Overdraft fees hit unsuspecting consumers
(MoneyWatch) Despite two-year-old regulatory reforms that demanded that consumers affirmatively opt-in to costly overdraft programs for debit transactions, more than half of the consumers who incurred an overdraft fee over the past year were surprised to find out that they had overdraft coverage, according to a new report by the Pew Charitable Trust.
Indeed, over one third of those surveyed were unaware that their bank even offered overdraft coverage until they incurred a penalty. Young and low-income consumers are the hardest hit, with consumers under the age of 44 and those with less than $30,000 in income twice as likely as older and wealthier consumers to incur overdraft fees, according to the report.
"I think there is a lot of confusion about opting in for overdraft coverage overall," says Susan Weinstock, author of the report, who recommends a food-label-style disclosure that would lay out consumer options and costs for overdrafts at the time of opening an account.
A spokeswoman for the American Bankers Association said she was surprised that consumers said they were surprised by the overdraft fees. Bank notices that explain overdraft policies are clear, says ABA spokeswoman Nessa Feddis.
However, these overdraft "opt-in" rules only affect day-to-day debit transactions, such as when you try to get money out of the ATM or swipe your debit card to get a cup of coffee or gasoline when there isn't enough money in your account to cover the transaction.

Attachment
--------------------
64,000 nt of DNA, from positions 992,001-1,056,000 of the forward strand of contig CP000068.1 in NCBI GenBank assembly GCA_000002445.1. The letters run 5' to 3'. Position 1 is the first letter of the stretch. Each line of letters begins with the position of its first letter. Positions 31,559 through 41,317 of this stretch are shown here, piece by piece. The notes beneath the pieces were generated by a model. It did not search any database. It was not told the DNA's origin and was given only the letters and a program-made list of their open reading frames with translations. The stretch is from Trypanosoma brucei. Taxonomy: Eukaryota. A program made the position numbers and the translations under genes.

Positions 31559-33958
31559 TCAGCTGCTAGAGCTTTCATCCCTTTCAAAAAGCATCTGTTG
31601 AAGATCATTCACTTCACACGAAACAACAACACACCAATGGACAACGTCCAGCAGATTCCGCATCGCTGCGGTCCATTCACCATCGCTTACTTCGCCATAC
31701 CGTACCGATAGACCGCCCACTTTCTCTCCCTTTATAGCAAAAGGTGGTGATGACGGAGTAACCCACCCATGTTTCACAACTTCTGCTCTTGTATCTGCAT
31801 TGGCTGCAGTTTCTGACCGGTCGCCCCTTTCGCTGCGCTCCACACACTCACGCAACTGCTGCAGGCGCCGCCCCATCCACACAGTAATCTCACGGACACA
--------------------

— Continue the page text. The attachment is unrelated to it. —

Banks commonly automatically cover overdrafts - and levy a fee - when consumers overdraw their accounts by writing a check or making an automatic payment (even when the automatic payment is made with a debit card).
Could that be the source of confusion? Feddis doesn't think so. Other studies have found that consumers want important payments paid, regardless of their checking account balances, she says. Consumers have said in these other surveys that they're willing to pay for that. That they do pay for that service, even without affirmatively opting into coverage, should not come as a surprise, she said.
Weinstock, who heads Pew's safe checking project, says that differences in how different types of overdrafts are handled could confuse consumers. However, their study only considered overdrafts caused by debit transactions covered by the new law, so consumers are also confused about the fees charged on overdrafts that demanded their advance permission to be levied. Indeed, she says Pew focus group research has found that consumers are sometimes so befuddled by the opt-in process that some have opted in, thinking that by signing the form they had actually opted-out.
"They don't understand that by doing nothing, they cannot be charged," she says. "We've had people say, 'I signed the form so that they can't charge me,' when that's how they opt into the most costly overdraft plans."
Other findings of the Pew survey:
- 90% of overdrafts are unintentional, but about 10% of those who have overdrawn their checking accounts did it on purpose at least part of the time.
- 75% of consumers said they would much prefer a transaction be declined when they had insufficient funds than paid at a cost.
- 54% of those who had paid an overdraft fee in the past year believed they declined overdraft coverage; just 37% of those paying the fee knew they had opted in; another 8% said they didn't know whether they'd opted into coverage or not.
- 35% of those surveyed had closed an account as the result of overdrafts.
- 26% of those who learned they'd been charged an overdraft fee found out only through a monthly checking account statement, while about 21% credited some form of communication initiated by the bank through either e-mail, a phone call or a text message.
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